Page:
By midnight the works were in full operation. We were clear from the carcase; sail had been made; the wind was freshening; the wild ocean darkness was intense. But that darkness was licked up by the fierce flames, which at intervals forked forth from the sooty flues, and illuminated every lofty rope in the rigging, as with the famed Greek fire. The burning ship drove on, as if remorselessly commissioned to some vengeful deed. So the pitch and sulphur-freighted brigs of the bold Hydriote, Canaris, issuing from their midnight harbors, with broad sheets of flame for sails, bore down upon the Turkish frigates, and folded them in conflagrations.

The hatch, removed from the top of the works, now afforded a wide hearth in front of them. Standing on this were the Tartarean shapes of the pagan harpooneers, always the whale-ship’s stokers. With huge pronged poles they pitched hissing masses of blubber into the scalding pots, or stirred up the fires beneath, till the snaky flames darted, curling, out of the doors to catch them by the feet. The smoke rolled away in sullen heaps. To every pitch of the ship there was a pitch of the boiling oil, which seemed all eagerness to leap into their faces. Opposite the mouth of the works, on the further side of the wide wooden hearth, was the windlass. This served for a sea-sofa. Here lounged the watch, when not otherwise employed, looking into the red heat of the fire, till their eyes felt scorched in their heads. Their tawny features, now all begrimed with smoke and sweat, their matted beards, and the contrasting barbaric brilliancy of their teeth, all these were strangely revealed in the capricious emblazonings of the works. As they narrated to each other their unholy adventures, their tales of terror told in words of mirth; as their uncivilized laughter forked upwards out of them, like the flames from the furnace; as to and fro, in their front, the harpooneers wildly gesticulated with their huge pronged forks and dippers; as the wind howled on, and the sea leaped, and the ship groaned and dived, and yet steadfastly shot her red hell further and further into the blackness of the sea and the night, and scornfully champed the white bone in her mouth, and viciously spat round her on all sides; then the rushing Pequod, freighted with savages, and laden with fire, and burning a corpse, and plunging into that blackness of darkness, seemed the material counterpart of her monomaniac commander’s soul.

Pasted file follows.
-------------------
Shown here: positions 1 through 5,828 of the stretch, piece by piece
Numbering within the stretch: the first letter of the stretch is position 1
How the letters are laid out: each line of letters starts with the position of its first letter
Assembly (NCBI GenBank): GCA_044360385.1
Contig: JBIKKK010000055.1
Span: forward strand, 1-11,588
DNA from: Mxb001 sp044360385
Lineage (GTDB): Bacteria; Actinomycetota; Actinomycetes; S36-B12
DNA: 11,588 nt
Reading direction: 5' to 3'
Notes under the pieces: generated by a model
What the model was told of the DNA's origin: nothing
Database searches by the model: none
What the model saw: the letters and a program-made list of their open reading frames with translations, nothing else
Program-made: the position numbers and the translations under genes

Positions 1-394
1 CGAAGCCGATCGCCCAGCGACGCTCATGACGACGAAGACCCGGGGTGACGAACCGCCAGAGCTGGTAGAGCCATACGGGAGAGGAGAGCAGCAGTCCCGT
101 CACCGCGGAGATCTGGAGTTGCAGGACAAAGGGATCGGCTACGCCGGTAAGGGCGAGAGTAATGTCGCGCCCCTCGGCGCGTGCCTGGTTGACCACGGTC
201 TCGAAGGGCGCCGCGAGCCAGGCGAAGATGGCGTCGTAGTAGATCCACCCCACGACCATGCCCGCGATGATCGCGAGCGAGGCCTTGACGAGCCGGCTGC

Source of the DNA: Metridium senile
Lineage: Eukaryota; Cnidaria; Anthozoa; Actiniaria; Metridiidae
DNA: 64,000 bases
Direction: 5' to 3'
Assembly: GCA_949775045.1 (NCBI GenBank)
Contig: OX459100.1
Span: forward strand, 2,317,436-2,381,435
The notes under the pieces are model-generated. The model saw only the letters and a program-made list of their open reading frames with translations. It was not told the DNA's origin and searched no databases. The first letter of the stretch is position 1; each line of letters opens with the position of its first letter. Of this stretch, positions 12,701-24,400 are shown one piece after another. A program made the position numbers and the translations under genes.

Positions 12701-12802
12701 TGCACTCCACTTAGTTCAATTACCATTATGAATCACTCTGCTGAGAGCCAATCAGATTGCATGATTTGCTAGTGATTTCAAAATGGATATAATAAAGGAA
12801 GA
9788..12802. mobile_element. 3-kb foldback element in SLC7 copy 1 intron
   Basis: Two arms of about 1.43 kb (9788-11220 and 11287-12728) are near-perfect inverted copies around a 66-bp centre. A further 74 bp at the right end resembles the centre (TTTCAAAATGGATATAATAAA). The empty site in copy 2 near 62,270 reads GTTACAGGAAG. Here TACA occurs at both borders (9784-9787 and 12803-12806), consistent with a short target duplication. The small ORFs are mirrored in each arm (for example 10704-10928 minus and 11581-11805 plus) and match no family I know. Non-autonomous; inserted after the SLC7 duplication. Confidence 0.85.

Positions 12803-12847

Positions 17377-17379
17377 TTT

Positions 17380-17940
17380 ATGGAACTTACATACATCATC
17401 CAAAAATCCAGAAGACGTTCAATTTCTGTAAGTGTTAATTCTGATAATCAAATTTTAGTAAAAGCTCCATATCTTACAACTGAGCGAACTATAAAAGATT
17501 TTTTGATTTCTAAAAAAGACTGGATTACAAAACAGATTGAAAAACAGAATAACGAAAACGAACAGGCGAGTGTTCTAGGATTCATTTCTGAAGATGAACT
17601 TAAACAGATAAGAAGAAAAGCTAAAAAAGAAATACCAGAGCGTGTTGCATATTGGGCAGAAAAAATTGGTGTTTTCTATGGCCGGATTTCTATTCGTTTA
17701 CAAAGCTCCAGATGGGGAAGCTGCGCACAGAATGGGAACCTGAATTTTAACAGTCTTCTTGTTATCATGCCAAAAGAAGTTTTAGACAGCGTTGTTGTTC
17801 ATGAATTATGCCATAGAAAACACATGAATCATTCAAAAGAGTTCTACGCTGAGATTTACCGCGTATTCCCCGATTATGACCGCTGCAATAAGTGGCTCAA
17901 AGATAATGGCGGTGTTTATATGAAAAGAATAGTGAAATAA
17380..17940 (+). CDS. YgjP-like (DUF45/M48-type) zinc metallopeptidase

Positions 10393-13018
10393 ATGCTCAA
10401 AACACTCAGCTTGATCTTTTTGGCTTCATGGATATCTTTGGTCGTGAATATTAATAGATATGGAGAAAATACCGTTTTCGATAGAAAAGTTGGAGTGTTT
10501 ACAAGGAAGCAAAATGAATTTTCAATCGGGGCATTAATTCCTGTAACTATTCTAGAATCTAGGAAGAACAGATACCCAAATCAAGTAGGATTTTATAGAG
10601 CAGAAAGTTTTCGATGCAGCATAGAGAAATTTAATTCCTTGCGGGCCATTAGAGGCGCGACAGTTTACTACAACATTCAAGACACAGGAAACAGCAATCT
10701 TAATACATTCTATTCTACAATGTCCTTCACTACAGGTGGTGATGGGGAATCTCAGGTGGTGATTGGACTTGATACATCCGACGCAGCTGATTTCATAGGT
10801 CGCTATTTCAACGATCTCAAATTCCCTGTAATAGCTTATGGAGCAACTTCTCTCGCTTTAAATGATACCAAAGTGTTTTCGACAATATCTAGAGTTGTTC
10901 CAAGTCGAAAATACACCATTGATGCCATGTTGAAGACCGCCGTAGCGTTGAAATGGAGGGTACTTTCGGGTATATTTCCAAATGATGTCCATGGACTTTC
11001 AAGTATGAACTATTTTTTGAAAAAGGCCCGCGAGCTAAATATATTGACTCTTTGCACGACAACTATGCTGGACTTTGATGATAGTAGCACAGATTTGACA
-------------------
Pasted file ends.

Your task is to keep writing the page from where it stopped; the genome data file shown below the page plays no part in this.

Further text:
So seemed it to me, as I stood at her helm, and for long hours silently guided the way of this fire-ship on the sea. Wrapped, for that interval, in darkness myself, I but the better saw the redness, the madness, the ghastliness of others. The continual sight of the fiend shapes before me, capering half in smoke and half in fire, these at last begat kindred visions in my soul, so soon as I began to yield to that unaccountable drowsiness which ever would come over me at a midnight helm.